Celebrating 50 years of Kerry mountain rescue

The country’s oldest volunteer mountain rescue team, which deals with death and injury on Ireland’s highest mountain, is marking its 50th anniversary.

Members of Kerry Mountain Rescue Team on Mangerton.

Set up in 1966 after two students were killed within days of each other on Carrauntoohil, it was made up of people who “knew the mountains” but who were not very particular about rock climbing expertise or footwear.

The Kerry Mountain Rescue Team now deals with 35 calls a year, liaises with the coastguard and rescue helicopters, has an ambulance and a website, and members use the latest technology.

“We can go from full-scale medical emergency, to someone being lost,” said spokesman Alan Wallace.

Lack of phones in the 1960s led to much unnecessary trudging about in response to concerns about walkers who had not returned to their cars overnight.

Older members recall an embarrassing incident when a honeymoon couple was disturbed in their tent after their car was spotted near Carrauntoohil without having been moved for days.

They simply wanted to get away from it all and were safe and sound.

“It was hard to know whether it was us or them who had the reddest face when we unzipped the tent,” the team member recalled.

The team now has a mobile phone app and search dogs, which have speeded up searches of large areas. Drones are also on the cards but their use in the windy conditions of Kerry’s mountains may be limited. Coroner for south Kerry, Terence Casey, of Killarney, was one of the founder members.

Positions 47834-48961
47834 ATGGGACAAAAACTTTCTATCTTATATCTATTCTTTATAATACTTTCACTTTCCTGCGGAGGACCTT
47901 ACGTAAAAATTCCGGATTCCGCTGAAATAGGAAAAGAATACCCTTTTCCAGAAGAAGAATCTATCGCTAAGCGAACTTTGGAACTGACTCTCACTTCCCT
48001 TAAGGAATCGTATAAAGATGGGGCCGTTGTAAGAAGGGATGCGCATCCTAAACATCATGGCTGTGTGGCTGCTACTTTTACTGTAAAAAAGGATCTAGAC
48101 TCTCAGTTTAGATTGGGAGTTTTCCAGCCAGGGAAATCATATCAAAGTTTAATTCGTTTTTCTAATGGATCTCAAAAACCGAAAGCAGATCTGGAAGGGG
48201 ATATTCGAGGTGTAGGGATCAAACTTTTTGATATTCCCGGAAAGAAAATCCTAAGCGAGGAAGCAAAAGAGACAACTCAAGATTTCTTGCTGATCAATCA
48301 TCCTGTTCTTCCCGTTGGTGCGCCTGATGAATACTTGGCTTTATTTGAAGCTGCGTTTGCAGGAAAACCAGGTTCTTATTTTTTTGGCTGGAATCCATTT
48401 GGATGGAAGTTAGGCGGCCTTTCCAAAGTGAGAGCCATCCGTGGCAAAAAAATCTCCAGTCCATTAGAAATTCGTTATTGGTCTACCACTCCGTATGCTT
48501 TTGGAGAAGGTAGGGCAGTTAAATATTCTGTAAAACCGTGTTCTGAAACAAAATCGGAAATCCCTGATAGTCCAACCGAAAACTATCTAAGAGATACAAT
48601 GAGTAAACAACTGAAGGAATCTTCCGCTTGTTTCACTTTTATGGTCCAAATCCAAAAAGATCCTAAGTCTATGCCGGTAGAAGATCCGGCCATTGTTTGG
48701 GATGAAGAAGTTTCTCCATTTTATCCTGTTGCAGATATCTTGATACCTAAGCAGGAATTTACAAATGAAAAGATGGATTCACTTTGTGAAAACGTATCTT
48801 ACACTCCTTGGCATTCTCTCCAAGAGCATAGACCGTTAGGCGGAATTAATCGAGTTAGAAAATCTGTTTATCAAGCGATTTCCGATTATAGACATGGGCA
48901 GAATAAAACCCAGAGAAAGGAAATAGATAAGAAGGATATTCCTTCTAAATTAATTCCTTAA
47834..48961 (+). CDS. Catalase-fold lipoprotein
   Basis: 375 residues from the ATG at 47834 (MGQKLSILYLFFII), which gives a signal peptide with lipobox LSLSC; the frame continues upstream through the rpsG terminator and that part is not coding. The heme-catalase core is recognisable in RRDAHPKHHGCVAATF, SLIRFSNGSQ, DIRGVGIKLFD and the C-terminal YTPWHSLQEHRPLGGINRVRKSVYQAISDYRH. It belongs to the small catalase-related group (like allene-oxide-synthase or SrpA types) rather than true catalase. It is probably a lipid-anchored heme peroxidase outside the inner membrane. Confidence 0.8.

John O’Sullivan, Kerry Mountain Rescue Team, abseils with Lawrence Macken carried on a stretcher, as part of the team’s rescue training on Porch Gully in the Gap of Dunloe, Killarney. The country’s oldest volunteer mountain rescue team is marking its 50th anniversary. Picture: Valerie O’Sullivan

A student in Dublin at the time, he remembers going on his motorbike to Baldonnell in the early 1970s to persuade the army air corps to get involved in mountain rescue.

“At the time the air corps were involved only in sea rescue. We trained them into mountain rescue here in Kerry,” Mr Casey said.

In its history the Kerry Mountain Rescue Team has dealt with avalanches, lack of orientation, ice and sun on the mountains, and 50 deaths on the mountains of Kerry — many of them on Carrauntoohil itself.

It remains a volunteer organisation.

Shortage of funding has always been a problem, but it now has a base on the grounds of the Killarney Garda Station.

Callouts are mostly at weekends and some members train abroad. Training is also at weekends. Member numbers are kept at a manageable 35, alongside a pool of “reservists”.

An open day takes place on Saturday between 2pm and 4.30pm at its base.


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